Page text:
Friend, foe or frenemy: Foreseeable impacts of AI on arts, culture and creativity
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This paper demonstrates the depth and diversity of existing applications of artificial intelligence (AI) in arts, culture and creativity, explores their current and foreseeable impacts, and highlights the need for enhanced understanding and governance. While impacts are likely to evolve over time, some are tangible now. We can see impacts on incentives to create and on freedom of expression. We can recognise changes to how people connect with arts, culture and creativity, and the uneven impacts for different Australians. ANA welcomes efforts from all governments in Australia to design, implement and support appropriate AI governance, and highlights the important role that people have in shaping the impacts of AI.
- Australians are already using AI throughout arts, culture and creativity
- Applications of AI already present real risks and opportunities for arts, culture and creativity
- Coordinated governance can help unlock opportunities and mitigate risks
- People have an important role in developing, applying and evaluating AI
Part 1: Applications of AI
People in Australia and organisations are applying AI throughout arts, culture and creativity, including in:
- creation of arts and culture
- discovery of content via search engines
- preservation of language and heritage
- automated content recommendation and moderation on digital platforms
- automated speech recognition, captioning and transcription
- machine translation of text and speech
- classification ratings in video and games
Part 2: Impacts of AI
The capabilities and applications of AI systems are still evolving. As a result, at least some impacts are not evident now. Even where there are impacts, risks and opportunities continue to emerge. In Part 2, we explore some of the likely impacts of existing applications of AI on:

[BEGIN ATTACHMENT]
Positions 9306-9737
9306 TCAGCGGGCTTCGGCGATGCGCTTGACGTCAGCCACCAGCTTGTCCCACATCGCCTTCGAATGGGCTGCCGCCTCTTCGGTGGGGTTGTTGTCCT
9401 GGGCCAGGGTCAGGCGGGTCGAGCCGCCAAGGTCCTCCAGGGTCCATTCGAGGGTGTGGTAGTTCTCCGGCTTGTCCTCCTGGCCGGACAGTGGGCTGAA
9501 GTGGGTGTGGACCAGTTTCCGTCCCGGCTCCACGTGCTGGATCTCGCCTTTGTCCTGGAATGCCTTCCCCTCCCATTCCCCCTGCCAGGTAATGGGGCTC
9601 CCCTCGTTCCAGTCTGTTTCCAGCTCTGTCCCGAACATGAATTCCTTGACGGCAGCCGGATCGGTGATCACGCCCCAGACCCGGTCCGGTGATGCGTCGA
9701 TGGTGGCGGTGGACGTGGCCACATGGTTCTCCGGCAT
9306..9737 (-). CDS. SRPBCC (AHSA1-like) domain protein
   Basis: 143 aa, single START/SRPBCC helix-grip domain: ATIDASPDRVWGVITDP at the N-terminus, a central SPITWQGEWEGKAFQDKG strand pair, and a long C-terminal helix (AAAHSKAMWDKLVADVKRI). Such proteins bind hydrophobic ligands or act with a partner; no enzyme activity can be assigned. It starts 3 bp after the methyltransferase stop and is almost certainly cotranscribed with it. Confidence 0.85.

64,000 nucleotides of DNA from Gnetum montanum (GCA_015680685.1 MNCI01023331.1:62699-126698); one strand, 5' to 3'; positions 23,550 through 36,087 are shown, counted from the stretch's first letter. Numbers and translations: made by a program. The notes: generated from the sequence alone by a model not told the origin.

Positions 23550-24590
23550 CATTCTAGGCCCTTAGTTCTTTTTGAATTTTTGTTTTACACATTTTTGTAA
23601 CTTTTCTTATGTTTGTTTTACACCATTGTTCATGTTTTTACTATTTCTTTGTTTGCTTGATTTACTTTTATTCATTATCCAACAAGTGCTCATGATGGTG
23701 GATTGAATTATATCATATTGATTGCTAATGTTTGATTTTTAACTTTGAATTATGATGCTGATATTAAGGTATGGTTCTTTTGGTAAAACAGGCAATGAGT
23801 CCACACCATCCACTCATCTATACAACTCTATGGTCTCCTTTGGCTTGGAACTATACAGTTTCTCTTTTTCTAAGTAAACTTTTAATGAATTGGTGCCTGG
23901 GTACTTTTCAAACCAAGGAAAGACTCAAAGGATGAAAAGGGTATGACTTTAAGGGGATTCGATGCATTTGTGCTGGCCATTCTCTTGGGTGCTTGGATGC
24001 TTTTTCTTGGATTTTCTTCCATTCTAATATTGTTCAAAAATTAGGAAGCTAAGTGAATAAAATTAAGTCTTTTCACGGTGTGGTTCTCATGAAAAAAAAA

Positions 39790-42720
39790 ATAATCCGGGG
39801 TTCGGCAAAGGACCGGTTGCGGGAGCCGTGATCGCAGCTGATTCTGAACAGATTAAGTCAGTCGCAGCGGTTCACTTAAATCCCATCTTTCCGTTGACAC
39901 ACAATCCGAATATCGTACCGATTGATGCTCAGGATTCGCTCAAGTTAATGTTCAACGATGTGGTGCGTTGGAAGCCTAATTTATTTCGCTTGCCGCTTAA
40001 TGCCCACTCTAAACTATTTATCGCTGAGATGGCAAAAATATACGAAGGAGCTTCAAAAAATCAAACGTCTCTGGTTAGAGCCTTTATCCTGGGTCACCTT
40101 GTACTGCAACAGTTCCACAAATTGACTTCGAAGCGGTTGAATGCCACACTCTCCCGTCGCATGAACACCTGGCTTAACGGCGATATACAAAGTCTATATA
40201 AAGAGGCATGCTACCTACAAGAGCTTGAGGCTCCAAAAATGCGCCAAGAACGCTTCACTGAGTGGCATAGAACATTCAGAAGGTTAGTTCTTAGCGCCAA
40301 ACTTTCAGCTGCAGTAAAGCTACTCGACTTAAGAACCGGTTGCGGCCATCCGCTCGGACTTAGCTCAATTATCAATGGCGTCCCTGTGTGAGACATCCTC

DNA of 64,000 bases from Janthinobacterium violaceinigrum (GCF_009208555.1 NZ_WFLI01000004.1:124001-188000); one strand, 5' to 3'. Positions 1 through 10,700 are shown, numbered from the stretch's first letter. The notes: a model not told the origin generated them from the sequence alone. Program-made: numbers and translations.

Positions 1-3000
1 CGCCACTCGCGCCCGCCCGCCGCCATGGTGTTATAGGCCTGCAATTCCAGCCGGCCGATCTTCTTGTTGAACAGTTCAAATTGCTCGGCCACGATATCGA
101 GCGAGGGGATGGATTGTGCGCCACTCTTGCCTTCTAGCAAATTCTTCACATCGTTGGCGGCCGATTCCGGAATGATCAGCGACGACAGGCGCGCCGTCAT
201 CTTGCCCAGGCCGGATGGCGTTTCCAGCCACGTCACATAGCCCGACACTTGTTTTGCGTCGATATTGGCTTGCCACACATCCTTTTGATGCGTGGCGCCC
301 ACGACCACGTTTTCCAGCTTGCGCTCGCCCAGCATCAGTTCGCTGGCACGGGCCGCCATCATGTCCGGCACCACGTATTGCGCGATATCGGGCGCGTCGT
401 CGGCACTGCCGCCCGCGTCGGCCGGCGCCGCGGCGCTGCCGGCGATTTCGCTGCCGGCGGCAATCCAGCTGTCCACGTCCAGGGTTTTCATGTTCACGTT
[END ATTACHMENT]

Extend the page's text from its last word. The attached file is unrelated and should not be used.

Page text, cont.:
- incentives to create
- connections people have with arts and culture
- freedom of expression
- cultural and social inclusion
Conclusions and next steps
While the impacts of AI are likely to evolve over time, some are tangible now. We can see impacts on incentives to create and on freedom of expression. We can recognise changes to how people connect with arts, culture and creativity, and the uneven impacts for different Australians.
ANA welcomes efforts from all governments in Australia to design, implement and support appropriate AI governance. Coordinated governance can help to safeguard the interests of Australians in arts, culture and creativity, and secure their participation in society and culture.
Hui, A. & Fielding, K., October 2023. ‘Friend, foe or frenemy’. Analysis Paper No. 2023–04. Produced by A New Approach (ANA). Canberra, Australia.
Aakanksha Sidhu, ANA
ANA acknowledges the cultures of Aboriginal and Torres Strait Islander peoples in Australia and their continuing cultural and creative practices in this land.
© A New Approach (ANA) 2023
This work is copyright. All material published or otherwise created by A New Approach is licenced under a Creative Commons — Attribution — Non-Commercial 4.0 International Licence.
ANA thanks the people who generously reviewed this paper for their time and excellent feedback. The opinions in this Analysis Paper do not necessarily represent the views of ANA’s funding partners, the individual members involved in the governance or advisory committees, or others who have provided input.
Rupert Myer AO (Chair), Sue Cato AM, Cass O’Connor, Catherine Liddle, Craig A. Limkin PSM and Genevieve Lacey. Board Associates 2023: Astrid Jorgensen OAM and Daniel Riley.
ANA Reference Group
Genevieve Lacey (Chair), Ben Au, Jane Curry, Professor John Daley AM, Shelagh Magadza, Damien Miller, Rupert Myer AO, Alison Page and Dr Mathew Trinca AM.
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